Check out the Adobe Spark page where I share photos and a video of today's Salem March for Science on the capitol mall -- plus some commentary on the event. My wife and I hugely enjoyed the inspiring speakers, signs, and wonderfully geeky chants.
Last Wednesday I managed to drag my retired body and mind to an astoundingly early 9 a.m. meeting of the Streetscape Committee at the Urban Development office in downtown Salem.
Carole Smith, an early and ongoing proponent of streetscaping downtown (see the web page I made about these initial efforts) is on the committee. After learning from her about the exciting plans being discussed by the group, I wanted to attend the committee's second meeting to see for myself what they were up to.
In short: great stuff.
Streetscaping the Historic District would be wonderfully transformative for downtown -- which has a lot of untapped potential. Here's how a draft statement of purpose handed out at the meeting starts out. Download Downtown Streetscape Plan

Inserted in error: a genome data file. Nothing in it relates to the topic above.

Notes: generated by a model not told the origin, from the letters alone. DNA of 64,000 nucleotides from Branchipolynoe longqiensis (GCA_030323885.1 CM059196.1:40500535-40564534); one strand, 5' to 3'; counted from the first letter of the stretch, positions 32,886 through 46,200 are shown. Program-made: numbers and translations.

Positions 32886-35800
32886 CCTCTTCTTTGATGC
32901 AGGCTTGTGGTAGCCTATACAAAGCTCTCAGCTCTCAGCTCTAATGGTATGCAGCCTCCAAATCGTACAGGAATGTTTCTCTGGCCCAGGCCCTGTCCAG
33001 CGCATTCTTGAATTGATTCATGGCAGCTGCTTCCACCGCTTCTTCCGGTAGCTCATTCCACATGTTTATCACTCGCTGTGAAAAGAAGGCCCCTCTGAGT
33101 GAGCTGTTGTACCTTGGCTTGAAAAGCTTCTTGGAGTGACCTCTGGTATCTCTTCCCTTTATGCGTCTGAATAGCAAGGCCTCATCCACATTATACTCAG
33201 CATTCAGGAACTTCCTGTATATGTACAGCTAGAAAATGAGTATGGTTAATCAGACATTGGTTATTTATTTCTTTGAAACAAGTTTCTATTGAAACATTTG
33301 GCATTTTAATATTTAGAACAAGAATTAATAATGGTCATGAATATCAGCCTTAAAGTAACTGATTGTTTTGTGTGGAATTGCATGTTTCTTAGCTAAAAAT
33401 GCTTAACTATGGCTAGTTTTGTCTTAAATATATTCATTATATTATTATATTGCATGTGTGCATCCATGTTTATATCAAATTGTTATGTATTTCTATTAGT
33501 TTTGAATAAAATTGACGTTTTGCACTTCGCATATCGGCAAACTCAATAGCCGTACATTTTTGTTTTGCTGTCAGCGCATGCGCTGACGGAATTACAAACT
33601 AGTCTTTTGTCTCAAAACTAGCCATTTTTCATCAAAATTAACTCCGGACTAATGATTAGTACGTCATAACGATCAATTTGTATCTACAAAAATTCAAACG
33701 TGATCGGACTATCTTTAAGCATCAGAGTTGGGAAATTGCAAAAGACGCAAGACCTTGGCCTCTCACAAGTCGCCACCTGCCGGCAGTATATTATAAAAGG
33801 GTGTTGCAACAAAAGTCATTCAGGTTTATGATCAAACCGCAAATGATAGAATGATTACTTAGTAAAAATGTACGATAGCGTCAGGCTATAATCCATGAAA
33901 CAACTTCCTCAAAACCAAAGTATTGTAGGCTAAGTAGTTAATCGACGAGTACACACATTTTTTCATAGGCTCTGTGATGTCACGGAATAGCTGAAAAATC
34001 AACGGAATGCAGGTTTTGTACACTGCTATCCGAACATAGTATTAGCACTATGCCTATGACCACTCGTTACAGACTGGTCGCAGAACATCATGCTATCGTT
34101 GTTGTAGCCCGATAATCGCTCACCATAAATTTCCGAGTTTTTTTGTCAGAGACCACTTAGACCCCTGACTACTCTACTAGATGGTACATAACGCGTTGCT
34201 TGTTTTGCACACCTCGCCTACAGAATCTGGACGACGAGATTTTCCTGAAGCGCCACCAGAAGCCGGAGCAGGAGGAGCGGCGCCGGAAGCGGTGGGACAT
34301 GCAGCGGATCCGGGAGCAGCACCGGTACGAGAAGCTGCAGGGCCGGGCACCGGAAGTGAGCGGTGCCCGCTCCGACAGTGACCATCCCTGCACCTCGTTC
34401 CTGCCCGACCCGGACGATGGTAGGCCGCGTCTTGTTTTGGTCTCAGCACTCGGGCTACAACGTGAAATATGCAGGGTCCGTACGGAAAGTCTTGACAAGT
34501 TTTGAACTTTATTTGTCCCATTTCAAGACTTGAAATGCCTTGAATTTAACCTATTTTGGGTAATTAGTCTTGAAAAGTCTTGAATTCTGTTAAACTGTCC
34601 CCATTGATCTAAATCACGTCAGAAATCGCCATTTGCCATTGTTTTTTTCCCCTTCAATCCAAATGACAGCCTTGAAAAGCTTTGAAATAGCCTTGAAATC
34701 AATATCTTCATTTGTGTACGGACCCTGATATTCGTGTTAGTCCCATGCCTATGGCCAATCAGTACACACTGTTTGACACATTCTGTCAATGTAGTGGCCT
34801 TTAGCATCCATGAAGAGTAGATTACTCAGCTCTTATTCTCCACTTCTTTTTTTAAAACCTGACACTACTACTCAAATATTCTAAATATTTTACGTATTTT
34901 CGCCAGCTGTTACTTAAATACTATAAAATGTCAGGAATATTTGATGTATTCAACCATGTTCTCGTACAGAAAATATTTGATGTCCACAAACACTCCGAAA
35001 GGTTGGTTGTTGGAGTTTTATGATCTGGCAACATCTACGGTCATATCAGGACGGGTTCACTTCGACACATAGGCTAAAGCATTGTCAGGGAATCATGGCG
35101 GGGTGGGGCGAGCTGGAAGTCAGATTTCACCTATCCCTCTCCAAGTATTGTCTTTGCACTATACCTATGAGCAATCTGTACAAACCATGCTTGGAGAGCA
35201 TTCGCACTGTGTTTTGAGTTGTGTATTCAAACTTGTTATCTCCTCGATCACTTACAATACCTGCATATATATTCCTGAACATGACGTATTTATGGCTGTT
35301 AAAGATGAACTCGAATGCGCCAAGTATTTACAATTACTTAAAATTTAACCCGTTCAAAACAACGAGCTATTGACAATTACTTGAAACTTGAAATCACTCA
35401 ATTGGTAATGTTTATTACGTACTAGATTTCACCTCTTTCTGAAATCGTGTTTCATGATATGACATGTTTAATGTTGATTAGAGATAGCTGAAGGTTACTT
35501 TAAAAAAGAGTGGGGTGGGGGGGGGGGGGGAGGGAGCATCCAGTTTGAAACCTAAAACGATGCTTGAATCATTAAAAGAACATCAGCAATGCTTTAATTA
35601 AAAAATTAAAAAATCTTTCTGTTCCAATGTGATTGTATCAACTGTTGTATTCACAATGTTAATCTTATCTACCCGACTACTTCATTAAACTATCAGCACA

The purpose of the Downtown Streetscape Plan is to create an environment through streetscape that is attractive, inviting, consistent, interesting, fun, colorful, low maintenance and representative of Salem's "unique" qualities. (Brands our downtown and makes you want to linger.)
Now, the Streetscape Committee isn't actually developing a plan. They're basically coming up with the scope of services that will be performed by the consulting firm chosen as the successful bidder after a RFP (request for proposals) is publicized by City officials.
Those consultants will facilitate public meetings, likely starting this fall, where citizens will be able to weigh in on how they want to see downtown streetscaped.
Normally I'd be worrying that this could be another case where a great plan for making Salem better in some fashion is developed, but then sits on a shelf and is never implemented. This seems much less likely with the Streetscape Committee's work, for these reasons.